Mark Zuckerberg’s social network paid only £238,000 in corporation tax on UK earnings of up to £175m last year. It deployed a common scheme which saw most of its UK earnings diverted to Ireland, where its European base is located. A spokesman said: “We regularly file reports about local operations. It would be a mistake to draw conclusions from these filings.”
Google’s motto is “don’t be evil”, but the company’s friendly image was tarnished when it was revealed that it paid HMRC only £6m on a turnover of £395m last year. The company’s UK operation acts as an agent for its Irish counterpart and sees only a small percentage of the value of its own sales as a fee. The company said: “We make a substantial contribution to the UK through taxes. We comply with all the tax rules in the UK.”
This weekend accounts showed the tech giant paid less than 2 per cent tax on overseas profits. Despite foreign pre-tax earnings rising 50 per cent to $36.8bn, the company paid only £445m in corporation tax outside the US. Apple, whose CEO is Tim Cook, channels business through Ireland, which has a low rate of corporation tax. It has not commented.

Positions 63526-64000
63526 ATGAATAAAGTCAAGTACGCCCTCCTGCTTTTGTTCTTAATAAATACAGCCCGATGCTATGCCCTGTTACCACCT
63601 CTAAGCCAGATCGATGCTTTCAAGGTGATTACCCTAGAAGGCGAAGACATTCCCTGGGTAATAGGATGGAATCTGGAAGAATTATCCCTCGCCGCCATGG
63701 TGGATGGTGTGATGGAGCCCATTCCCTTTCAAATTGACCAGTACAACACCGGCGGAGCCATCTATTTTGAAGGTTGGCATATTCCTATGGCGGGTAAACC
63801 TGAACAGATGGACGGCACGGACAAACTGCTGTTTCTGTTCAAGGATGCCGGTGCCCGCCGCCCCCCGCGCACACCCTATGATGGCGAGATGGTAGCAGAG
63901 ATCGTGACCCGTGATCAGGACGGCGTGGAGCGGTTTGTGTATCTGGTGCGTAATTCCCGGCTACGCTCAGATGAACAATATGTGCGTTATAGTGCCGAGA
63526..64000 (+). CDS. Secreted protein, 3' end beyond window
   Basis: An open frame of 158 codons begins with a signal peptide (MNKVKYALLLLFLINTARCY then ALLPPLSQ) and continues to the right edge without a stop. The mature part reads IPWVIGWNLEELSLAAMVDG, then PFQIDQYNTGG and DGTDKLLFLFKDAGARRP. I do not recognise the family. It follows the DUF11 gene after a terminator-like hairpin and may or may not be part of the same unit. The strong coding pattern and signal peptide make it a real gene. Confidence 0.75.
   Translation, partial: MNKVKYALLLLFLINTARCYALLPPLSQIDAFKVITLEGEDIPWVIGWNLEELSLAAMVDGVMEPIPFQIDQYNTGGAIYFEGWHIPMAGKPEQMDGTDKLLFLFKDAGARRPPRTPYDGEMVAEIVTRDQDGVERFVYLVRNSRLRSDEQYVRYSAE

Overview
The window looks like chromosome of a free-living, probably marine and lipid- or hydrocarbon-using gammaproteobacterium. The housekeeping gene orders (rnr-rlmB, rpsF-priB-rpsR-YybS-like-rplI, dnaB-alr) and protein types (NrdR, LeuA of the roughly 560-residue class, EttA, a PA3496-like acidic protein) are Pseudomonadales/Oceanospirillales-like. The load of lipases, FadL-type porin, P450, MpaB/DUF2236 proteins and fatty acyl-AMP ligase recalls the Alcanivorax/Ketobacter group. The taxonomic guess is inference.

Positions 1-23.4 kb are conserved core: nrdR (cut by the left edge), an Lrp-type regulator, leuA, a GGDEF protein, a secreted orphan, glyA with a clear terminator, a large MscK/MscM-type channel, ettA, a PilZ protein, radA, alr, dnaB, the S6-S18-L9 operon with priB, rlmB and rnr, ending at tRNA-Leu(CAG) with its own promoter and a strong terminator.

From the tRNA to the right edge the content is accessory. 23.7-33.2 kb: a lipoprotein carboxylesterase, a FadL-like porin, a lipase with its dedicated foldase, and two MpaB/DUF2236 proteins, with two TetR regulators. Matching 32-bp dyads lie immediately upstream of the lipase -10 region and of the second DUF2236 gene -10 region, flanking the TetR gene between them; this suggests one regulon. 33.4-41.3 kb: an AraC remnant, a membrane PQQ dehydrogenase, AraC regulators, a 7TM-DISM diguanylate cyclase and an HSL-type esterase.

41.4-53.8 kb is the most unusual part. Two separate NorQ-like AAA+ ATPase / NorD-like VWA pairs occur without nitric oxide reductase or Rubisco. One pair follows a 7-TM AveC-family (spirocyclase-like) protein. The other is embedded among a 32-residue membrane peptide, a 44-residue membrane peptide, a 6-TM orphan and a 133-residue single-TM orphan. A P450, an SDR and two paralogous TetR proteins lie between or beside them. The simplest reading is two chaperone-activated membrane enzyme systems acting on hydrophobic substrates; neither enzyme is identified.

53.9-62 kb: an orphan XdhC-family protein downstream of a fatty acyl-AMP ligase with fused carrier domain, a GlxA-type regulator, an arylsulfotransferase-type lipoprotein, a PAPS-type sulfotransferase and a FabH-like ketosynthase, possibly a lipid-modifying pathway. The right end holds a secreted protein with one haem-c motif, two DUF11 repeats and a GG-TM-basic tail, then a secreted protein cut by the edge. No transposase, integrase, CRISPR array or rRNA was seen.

Protesters targeted the telecoms firm after a dispute with HMRC. Following talks, the company agreed it would pay £1.25bn but MPs later heard that the full bill could have exceeded £6bn. MPs branded the settlement “absurd” and criticised HMRC for “letting off” Vodafone. Demonstrators shut down Vodafone stores and interrupted a black-tie City dinner attended by former permanent secretary of HMRC Dave Hartnett.
The coffee chain was the subject of protests after it was reported that it has paid almost no tax in the UK since 2009. Figures showed that HMRC has only collected £8m in corporation tax from the chain in 14 years. Despite making £3bn in sales, it has posted losses year after year. But the company still continued to boast to investors of strong performances in the UK market. Starbucks has made clear that it is not breaking any rules.
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